Global Food Price Inflation and Developing Asia
Higher food prices erode the purchasing power of households in developing Asia and undermine the region's recent gains from poverty reduction. A 10% rise in domestic food prices could push an additional 64.4 million into poverty.
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The specter of high commodity prices has recently reemerged, with global food prices registering a new peak in February 2011, triggered mainly by production shortfalls due to bad weather. The 30% hike in international food prices has translated to an average domestic food price inflation in developing Asia of about 10%. This could push an additional 64.4 million Asians into poverty, or lead to a 1.9 percentage point increase in poverty incidence based on the $1.25-a-day poverty line. The frequency with which food price spikes have occurred in recent years suggests that short- and long-term solutions need to be implemented to secure food supplies for the world's growing population.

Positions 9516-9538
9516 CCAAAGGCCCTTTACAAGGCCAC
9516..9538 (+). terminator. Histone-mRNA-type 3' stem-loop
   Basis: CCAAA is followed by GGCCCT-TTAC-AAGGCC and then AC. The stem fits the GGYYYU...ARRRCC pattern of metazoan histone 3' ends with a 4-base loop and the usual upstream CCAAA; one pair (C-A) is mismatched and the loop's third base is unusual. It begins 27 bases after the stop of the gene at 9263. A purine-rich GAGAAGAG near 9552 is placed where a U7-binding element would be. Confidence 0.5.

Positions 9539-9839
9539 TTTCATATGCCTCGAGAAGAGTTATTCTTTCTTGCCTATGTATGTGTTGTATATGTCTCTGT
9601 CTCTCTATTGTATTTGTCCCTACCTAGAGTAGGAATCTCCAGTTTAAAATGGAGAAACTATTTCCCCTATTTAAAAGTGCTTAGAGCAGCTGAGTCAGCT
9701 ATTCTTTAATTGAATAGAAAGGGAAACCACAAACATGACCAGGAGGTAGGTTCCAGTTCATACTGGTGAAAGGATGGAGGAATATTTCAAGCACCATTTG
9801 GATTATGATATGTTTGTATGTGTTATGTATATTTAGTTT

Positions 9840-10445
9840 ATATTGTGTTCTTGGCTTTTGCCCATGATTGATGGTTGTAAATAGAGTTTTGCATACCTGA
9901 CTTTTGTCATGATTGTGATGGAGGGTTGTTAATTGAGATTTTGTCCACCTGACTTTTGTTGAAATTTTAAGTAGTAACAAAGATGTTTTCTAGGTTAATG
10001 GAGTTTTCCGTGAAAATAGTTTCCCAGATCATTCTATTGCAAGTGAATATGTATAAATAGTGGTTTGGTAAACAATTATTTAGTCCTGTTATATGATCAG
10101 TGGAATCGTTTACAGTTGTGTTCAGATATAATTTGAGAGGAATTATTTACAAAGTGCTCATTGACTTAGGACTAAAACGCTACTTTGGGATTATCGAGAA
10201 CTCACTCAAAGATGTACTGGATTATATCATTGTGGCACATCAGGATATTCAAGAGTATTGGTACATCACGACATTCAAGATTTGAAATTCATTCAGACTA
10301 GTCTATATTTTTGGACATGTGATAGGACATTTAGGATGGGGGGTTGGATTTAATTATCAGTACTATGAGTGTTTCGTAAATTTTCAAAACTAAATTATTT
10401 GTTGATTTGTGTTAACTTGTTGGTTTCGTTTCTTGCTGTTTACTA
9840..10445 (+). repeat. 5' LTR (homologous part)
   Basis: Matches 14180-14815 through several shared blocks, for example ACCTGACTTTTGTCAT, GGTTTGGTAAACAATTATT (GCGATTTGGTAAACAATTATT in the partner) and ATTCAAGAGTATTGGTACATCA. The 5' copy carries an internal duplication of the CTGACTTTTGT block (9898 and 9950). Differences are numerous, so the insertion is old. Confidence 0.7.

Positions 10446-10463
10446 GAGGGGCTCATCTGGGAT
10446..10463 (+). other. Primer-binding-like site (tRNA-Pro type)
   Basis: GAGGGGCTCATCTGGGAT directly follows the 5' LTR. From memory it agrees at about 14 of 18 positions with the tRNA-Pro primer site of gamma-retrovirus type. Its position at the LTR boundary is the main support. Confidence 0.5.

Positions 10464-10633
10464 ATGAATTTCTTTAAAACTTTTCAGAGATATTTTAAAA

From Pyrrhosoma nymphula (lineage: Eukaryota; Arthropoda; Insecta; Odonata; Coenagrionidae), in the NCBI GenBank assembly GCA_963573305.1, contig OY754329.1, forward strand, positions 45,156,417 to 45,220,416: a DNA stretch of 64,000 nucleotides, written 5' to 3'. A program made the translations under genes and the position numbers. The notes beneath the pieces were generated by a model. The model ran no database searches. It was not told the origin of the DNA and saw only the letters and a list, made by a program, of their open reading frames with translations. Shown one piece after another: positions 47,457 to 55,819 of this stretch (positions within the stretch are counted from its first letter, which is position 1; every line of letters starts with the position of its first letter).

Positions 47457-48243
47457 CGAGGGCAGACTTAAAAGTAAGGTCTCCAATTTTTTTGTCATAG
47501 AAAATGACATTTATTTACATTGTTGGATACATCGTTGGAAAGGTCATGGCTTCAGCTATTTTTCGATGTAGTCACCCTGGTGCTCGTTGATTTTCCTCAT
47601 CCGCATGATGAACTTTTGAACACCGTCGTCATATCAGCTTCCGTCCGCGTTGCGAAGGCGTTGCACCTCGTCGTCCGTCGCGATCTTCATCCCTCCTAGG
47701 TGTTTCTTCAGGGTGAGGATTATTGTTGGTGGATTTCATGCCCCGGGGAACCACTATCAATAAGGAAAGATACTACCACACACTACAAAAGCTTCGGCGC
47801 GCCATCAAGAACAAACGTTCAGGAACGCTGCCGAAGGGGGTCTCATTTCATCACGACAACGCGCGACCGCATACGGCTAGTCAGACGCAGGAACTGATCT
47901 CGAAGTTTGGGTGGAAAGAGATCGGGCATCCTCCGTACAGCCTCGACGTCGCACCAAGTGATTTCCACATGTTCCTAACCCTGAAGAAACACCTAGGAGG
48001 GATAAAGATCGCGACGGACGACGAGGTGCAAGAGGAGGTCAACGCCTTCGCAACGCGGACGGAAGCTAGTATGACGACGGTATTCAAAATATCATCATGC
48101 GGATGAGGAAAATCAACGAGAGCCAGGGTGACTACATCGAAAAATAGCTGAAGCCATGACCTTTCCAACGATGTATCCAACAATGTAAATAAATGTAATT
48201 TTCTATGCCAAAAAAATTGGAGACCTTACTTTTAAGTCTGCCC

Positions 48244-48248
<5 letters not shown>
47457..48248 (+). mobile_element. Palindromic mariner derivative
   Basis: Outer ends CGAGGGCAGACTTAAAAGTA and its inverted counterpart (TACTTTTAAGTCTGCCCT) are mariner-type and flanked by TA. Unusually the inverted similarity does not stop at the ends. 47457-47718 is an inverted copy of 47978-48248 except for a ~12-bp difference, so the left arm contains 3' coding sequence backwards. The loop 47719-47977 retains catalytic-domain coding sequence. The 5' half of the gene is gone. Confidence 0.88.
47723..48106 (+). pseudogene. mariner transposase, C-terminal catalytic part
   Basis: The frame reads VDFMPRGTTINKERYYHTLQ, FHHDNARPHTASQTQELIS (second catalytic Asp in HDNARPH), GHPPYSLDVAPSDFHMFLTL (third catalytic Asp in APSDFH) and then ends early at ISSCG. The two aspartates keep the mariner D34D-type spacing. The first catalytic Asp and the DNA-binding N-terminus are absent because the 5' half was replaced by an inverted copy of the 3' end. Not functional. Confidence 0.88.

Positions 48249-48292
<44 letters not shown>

- Causes of High Food Prices
- Transmission of Global Food Prices to Domestic Prices
- Food Price Near-Term Outlook
- Effects of High and Rising Commodity Prices
- Policies for Enhancing Food Security
- Appendix 1: Impact of Food Price Increases on Poverty for 25 Developing Asian Countries, $1.25-a-day Poverty Line
- Appendix 2: National Policies to Address Rising Food Prices (as of 16 February 2011)